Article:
|birthday||14th May 1990 (age 30)|
|professional||2011/12, since 2013/14|
|Prize money||(as of August 30, 2020)|
|Highest break||141 (3 ×)|
|Century Breaks||(as of August 30, 2020)|
|Main tour successes|
|Ranking tournament victories||-|
|Minor tournament victories||-|
|Highest WRL place||38 ( February 2019 )|
|47 (as of August 17, 2020)|
Already in 2009 he was about to qualify for the Snooker Main Tour via the EASB Pro Ticket Tour . In the end, however, he was only second behind Jimmy Robertson and missed the jump on the professional tour for the time being.
In 2011 he was finally able to qualify for the Main Tour through the Q School , after he had already competed as an amateur in some tournaments of the Players Tour Championship in the preseason and had made it into the round of 32 twice. He also beat some players from the top regions of the world rankings, such as Martin Gould or Mark King .
His 2011/12 debut season , however, was not very positive. Only in the qualification for the German Masters 2012 and the PTC tournament Warsaw Classic 2011 did he win in his opening game, in all other tournaments he was eliminated in his first match. As a result, he lost his professional status at the end of the season.
In April 2013 Carrington won one of the three finals of the EBSA Qualifying Tour and thus received a two-year tour ticket for the 2013/14 and 2014/15 snooker seasons . This time he started his professional career with a round of 16 at the Bulgarian Open and some minor successes at other PTC tournaments. At the International Championship he reached the round of 32 for the first time in a world ranking tournament, a result that he was then able to repeat at the UK Championship . At the end of the season he was once again very successful at the World Cup and only missed one match in the main field of the 32 best players after winning three rounds. At the beginning of the following season, he also narrowly missed the main tournament twice at the Shanghai Masters and the Australian Open . At the Ruhr Open and the Gdynia Open , however, he was able to reach a PTC round of 16 two more times in his career, including a 4-0 win over Mark Allen in Mülheim. After he only managed to get into the main tournament once again at the Indian Open , the Englishman was only 69th in the world rankings before the world championship , which would not have been enough to stay on the tour. There he achieved three qualifying wins, including against Peter Ebdon . This was the first time he was allowed to appear in the Crucible Theater , where he lost 6:10 to Judd Trump . This achievement brought him the necessary improvement by 6 places in the ranking, which meant another professional season for him.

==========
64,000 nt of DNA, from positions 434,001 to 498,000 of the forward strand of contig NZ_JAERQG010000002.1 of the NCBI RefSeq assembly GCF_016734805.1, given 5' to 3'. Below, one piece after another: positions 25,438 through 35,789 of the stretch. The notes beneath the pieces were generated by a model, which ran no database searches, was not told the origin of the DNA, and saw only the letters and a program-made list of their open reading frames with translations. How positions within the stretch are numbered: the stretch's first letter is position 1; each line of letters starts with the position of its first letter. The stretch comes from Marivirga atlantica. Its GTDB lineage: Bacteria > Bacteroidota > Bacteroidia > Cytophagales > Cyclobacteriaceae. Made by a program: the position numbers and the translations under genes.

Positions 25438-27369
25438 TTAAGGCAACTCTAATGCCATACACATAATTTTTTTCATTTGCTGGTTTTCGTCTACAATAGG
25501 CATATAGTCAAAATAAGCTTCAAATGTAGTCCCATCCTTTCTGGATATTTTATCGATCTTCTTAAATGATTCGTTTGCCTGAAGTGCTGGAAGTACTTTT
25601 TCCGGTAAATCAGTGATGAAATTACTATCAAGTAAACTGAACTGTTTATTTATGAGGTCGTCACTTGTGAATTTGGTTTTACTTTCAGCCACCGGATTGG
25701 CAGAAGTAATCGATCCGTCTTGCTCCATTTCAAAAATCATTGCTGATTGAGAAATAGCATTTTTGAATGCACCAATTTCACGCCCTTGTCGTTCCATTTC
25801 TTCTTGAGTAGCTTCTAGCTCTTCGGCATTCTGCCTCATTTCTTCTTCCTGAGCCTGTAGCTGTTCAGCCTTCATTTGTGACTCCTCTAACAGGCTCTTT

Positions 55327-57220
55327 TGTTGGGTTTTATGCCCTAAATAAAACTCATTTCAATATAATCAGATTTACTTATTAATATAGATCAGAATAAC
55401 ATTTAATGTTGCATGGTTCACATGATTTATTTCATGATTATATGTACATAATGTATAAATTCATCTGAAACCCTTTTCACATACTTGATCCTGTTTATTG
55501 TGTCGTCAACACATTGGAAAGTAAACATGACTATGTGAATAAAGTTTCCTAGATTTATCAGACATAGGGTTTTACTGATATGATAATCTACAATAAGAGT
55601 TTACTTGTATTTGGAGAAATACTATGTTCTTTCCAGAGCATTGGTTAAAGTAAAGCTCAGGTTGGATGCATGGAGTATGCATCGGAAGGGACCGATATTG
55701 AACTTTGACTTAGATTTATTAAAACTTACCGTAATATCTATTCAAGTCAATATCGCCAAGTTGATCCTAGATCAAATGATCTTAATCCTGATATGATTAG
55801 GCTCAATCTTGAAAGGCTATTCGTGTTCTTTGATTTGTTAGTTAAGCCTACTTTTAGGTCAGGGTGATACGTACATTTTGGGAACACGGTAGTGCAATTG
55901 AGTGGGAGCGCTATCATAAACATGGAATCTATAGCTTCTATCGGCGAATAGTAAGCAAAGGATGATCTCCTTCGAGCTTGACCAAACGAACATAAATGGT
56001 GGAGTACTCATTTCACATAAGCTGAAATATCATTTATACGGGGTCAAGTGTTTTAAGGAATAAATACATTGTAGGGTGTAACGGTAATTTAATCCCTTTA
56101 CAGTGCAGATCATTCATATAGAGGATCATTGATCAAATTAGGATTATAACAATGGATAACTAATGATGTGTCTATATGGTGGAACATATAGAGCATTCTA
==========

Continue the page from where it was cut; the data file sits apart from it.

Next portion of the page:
The third Main Tour season in a row began with two opening defeats in the first two world rankings. At the Paul Hunter Classic 2015 , he then made it to the quarter-finals at a PTC tournament for the first time with victories over Matthew Stevens and Mark Davis . At the Bulgarian Open he was in the round of 16. At the German Masters he reached the main tournament with a victory over Ronnie O'Sullivan . With further first round victories, he made the spot landing in 64th place in the ranking at the end of the season and stayed on the Main Tour. In the 2016/17 season he played his way into the main tournament at the Shanghai Masters through three qualifying rounds and the wildcard round and, after a 5: 4 over Joe Perry, was also in the first sixteen in a full ranking tournament. At the Welsh Open 2017 he reached the quarterfinals and lost to Stuart Bingham . In the last qualifying game of the World Cup , he defeated Mark Williams and moved into the main round.
- Player profile at World Snooker
- Player profile at Pro Snooker Blog
- Profile of Stuart Carrington on CueTracker
- Stuart Carrington in the snooker Database (English)
- Profile of Stuart Carrington on CueTracker (as of October 11, 2018)
|BRIEF DESCRIPTION||English snooker player|
|DATE OF BIRTH||May 14, 1990|
|PLACE OF BIRTH||Grimsby|